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ricardo hohl
ricardo hohl, Instructor
Category: Chrysler
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Experience:  ase master/factory certified/and automotive instructor
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Grand Voyager: My 1990 plymouth..alternator checks out...trouble code

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My 1990 Plymouth Grand Voyager (3.3 L FI) is not charging. The alternator checks out. The trouble code 41 appears when I do the key dance. I charged the battery: it reads 12.9 v. WIthout the battery, I have continuity between the positive cable clamp and the two small connectors (J2 and R3, I believe) and with the larger connector. I hve continuity between the negative battery clamp and the connector to the alternator itself.
When I start the car, the charge meter shows a discharge, the battery loses power and the car stutters and staggers with no power.

Any ideas?
hi, if you have continuity on all the wires going to the alternator and out , and if you have replace the alternator and pcm then the problem is the battery is shorted internally and shorting out the alternator output , you need to do a load test on this battery because it should not read 12.9 volts , it should be reading 12.5 volts exactly after a full charge , the plates inside the battery have collapse with each other and is not holding the charge for long, you can try connecting a battery charger to the battery or jumper pack just to take the place of a good battery and see if it charges ok if it does then you know the battery is the problem.
ricardo hohl and 3 other Chrysler Specialists are ready to help you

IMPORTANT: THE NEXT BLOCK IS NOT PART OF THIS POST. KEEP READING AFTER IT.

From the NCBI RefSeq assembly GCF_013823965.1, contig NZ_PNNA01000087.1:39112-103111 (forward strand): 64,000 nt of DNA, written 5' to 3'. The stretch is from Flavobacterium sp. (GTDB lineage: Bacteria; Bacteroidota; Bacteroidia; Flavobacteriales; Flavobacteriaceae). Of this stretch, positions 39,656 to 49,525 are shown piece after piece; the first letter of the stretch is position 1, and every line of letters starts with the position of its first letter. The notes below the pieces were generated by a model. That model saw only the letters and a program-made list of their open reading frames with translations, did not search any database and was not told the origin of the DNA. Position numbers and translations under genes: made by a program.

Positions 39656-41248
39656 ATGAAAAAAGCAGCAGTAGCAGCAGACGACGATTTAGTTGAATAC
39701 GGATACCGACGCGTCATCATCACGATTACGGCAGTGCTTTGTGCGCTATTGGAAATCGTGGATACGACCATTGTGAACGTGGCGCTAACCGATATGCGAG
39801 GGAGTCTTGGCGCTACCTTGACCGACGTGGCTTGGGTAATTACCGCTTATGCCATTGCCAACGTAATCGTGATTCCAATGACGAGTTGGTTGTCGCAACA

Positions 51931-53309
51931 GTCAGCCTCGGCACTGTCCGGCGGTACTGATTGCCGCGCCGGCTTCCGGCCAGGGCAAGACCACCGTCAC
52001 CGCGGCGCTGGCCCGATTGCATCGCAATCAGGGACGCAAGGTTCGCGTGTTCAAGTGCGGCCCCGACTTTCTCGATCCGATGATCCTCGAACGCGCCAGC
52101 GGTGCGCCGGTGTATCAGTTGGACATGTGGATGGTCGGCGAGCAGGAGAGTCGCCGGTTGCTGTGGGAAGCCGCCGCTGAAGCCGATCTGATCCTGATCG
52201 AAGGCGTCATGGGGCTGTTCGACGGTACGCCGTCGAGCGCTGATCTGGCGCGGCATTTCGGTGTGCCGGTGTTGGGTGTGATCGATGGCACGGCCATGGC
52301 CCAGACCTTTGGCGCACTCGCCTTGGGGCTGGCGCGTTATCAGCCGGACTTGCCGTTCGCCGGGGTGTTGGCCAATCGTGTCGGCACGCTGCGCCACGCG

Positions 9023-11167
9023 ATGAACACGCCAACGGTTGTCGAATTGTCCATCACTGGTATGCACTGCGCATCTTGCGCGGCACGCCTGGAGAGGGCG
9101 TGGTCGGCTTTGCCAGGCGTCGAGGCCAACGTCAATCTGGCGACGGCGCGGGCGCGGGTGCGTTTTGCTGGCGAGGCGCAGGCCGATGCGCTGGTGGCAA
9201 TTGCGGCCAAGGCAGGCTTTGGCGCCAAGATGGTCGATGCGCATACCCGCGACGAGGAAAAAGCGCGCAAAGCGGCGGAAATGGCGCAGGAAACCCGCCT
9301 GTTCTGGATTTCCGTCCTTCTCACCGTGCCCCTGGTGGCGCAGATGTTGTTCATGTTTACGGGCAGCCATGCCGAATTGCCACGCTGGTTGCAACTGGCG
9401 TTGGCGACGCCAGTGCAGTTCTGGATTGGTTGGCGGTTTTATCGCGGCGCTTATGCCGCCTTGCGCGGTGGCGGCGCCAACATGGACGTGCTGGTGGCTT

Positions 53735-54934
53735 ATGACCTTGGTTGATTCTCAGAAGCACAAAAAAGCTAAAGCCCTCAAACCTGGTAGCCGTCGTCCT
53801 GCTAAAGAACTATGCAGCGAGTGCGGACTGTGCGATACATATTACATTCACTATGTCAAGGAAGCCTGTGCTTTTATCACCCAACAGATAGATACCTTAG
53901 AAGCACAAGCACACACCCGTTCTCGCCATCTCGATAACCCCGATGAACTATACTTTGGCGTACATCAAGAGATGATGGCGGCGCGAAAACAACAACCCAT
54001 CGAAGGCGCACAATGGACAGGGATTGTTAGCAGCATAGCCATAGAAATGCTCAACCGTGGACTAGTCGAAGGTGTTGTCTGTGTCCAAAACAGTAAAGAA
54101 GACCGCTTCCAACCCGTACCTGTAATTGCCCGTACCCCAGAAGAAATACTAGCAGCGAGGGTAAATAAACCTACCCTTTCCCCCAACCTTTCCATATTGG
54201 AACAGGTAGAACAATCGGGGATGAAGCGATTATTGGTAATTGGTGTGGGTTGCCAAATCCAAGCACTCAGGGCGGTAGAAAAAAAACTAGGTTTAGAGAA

Customer: replied 6 years ago.
Replaced the battery with one less than six months old.starts but quits as soon as the key returns to the 'Run" position. Key dance results now (in this order, which I find strange,)
12-24-41-14-55. Before I changed the battery, it would idle on its own, but without enough consistant power to be driveable. Now I can start it, and keep it running but only with a frighteningly heavy foot. HUGE amounts of rich, exhaust. Can't drive it that way. I tried, just to see if something had gotten "too settled in its ways," so to speak, while the car was down.

ok is the smoke black like to rich?

Customer: replied 6 years ago.
Not really black, but not white like it's burning oil or throwing out water vapor. There's some water dripping from the pipe, but the exhaust is definitely not black.

I notice that many of the signals seem to relate to voltage. This thing has an internal voltage regulator, and I dont know of any way to test it Any thoughts on this?

yes the regulator is build inside the ecm computer and to test it you need a voltmeter just connect it to the battery and see what the voltage is, it should have at least 13.0 volts the lowest, another way to check if the computer is the problem is with a scanner you need to see if the computer is switching voltage to battery and then to ignition.

Customer: replied 6 years ago.

OK. I was under the impression that the voltage regulator was contained in the alternator and that changing the alternator might make a difference.


Which is the ECM computer? The one behind the battery or the one on the firewall? I changed out the one on the fender, so unless the brand new one went bad, I don't see that as being an issue.

hi, have you check the charging system?, do you haver 13 volts ? yes the regulator is built in to the pcm and yes that is the pcm at the fender and not untill you check the charging system we wont know what the problem is.
Customer: replied 6 years ago.